Our trip started really early on Sunday morning, with the alarm going off at 4:15am. Oy. When we woke the kids up at 4:30, they were an adorable combination of exhausted and excited, which made them just shy of delirious.
L said to his sister "it's not morning yet, it's just time to go to Bater-rain!"
I was pretty proud of how they rallied and ate their cereal while the sun was not even up.
We'd packed up the night before, so it was just getting dressed and throwing a few last minute things in our carry-on only luggage.
The driver from the college came to pick the four of us up, having already picked up the other couple that were headed to Bahrain as well for the same Dependent Visa issues.
Dave knew the husband from work, but we all made quick 5am introductions around as we climbed up in the van.
Nothing like a little International Travel with strangers to start off your week=)
Lovely architecture, very clean streets and very organized traffic...slightly different than Kuwait =)
I love this picture he snapped of our two globe trotting cuties with the Bahrain World Tower and a beautiful mosque in the background...
I was relieved they were getting some rest, and happy to find them all in one contended pile. I'd had quite the adventure that morning, and was so happy to be back in the same room with my Loves.
So I told you I had to go for some Visa issues, right? Well I wish I could explain in greater detail what exactly I needed to accomplish over in Bahrain, but I didn't -and still don't quite- understand it myself. Tina didn't really know either. Our husbands kinda understood, but there were still a lot more questions than answers. All we knew is HR from the college had given us packets of information and told us to take them to the Kuwait Embassy in Bahrain, and that we'd possibly be subjected to some medical testing (the same testing we'd had done in the States before Kuwait would even issue our travel Visas in the first place, mind you. And, AND!! the same testing we'll have to have again this coming week here in Kuwait. I've learned to just quit asking "why?" and surrender to the insanity of it) and that all of this was "pretty standard" for Dependent Travel Visas and the people at the Kuwait Embassy would know what we needed and be able to direct us further.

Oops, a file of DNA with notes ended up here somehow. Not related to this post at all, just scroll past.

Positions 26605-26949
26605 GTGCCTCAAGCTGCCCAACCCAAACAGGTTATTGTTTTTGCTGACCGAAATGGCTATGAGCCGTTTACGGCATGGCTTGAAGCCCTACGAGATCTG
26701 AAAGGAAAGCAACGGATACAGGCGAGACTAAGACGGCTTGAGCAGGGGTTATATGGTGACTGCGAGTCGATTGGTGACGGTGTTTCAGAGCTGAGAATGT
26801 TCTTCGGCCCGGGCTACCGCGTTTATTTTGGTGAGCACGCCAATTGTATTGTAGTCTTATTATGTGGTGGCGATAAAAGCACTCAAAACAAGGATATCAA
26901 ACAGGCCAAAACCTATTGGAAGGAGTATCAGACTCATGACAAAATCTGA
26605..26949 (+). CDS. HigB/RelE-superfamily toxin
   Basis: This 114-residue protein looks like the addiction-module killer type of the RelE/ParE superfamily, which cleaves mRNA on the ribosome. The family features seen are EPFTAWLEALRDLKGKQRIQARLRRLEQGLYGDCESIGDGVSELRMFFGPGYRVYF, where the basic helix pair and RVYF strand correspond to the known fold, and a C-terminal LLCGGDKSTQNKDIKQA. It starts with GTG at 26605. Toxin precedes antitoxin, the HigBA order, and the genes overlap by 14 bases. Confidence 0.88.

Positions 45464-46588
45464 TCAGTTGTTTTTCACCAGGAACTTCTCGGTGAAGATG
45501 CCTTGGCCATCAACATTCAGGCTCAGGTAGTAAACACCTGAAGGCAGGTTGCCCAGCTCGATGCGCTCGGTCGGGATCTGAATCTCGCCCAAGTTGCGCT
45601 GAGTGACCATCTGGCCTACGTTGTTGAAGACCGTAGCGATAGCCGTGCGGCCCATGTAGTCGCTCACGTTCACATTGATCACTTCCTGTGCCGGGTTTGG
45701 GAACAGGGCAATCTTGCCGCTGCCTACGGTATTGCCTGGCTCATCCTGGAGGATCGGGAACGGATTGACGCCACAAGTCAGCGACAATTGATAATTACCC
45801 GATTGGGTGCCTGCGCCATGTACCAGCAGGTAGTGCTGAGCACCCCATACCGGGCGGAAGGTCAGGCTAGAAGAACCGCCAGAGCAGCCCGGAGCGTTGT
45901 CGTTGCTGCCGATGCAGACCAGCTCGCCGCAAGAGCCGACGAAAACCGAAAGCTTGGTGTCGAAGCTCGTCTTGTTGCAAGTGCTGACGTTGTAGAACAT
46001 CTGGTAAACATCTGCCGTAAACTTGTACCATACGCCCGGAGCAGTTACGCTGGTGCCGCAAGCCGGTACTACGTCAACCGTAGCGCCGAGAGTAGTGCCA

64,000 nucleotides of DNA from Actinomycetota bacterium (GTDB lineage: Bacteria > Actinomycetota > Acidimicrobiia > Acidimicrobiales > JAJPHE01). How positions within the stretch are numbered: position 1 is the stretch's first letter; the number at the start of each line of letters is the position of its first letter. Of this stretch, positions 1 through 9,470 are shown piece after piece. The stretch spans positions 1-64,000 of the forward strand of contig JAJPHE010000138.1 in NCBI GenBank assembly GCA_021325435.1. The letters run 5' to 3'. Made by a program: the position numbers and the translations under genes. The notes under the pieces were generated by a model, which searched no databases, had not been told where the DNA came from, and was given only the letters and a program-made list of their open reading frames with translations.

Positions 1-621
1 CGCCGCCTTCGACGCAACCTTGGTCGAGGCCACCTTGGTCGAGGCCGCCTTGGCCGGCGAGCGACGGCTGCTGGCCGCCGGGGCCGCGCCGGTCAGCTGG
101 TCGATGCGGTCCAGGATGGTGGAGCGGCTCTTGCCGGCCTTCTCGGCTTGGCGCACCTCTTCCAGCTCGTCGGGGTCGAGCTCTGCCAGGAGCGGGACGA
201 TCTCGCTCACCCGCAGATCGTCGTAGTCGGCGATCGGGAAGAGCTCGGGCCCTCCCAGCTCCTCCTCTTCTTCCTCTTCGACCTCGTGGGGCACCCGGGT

So armed with that little knowledge and packets of paperwork, we started walking to where we'd been told the Kuwait Embassy was. We found it pretty easily, and I did my best to play it cool as we walked past all the men armed with machine guns, turned in our cell phones and IDs, and entered the actual Embassy...
Where they proceeded to act confused as to why we were there.
And then take our passports (not awesome).
And tell us we needed to have passport photos taken for the Visas (but they could not direct us where to go for said photos, and acted like we were crazy for asking them, which did not help instill confidence that they knew what we were doing there anymore than we did).
And then hand us a small card with the address for where we were to have the medical tests done.
Oh and then tell us goodbye and to return at 9:30am the following day, with all those tasks accomplished, and $67.50 Bahrain Dinar. Cash only.
Well ok then.
Tina and I retrieved our cell phones and IDs on the way out, and then walked several blocks trying to locate a cab and hold in our mutual frustration.
Because it's not cool to FREAK OUT in front of someone you just met four hours before.
We finally hailed a taxi, and we're incredibly relieved to learn the driver knew a place where we could have passport photos done in a quick fashion. He drove us to what felt like the other side of the Country, and pulled up in front of a tiny door in a strip mall called "Fast Foto", where they did indeed produce passport pictures with only a five minute wait.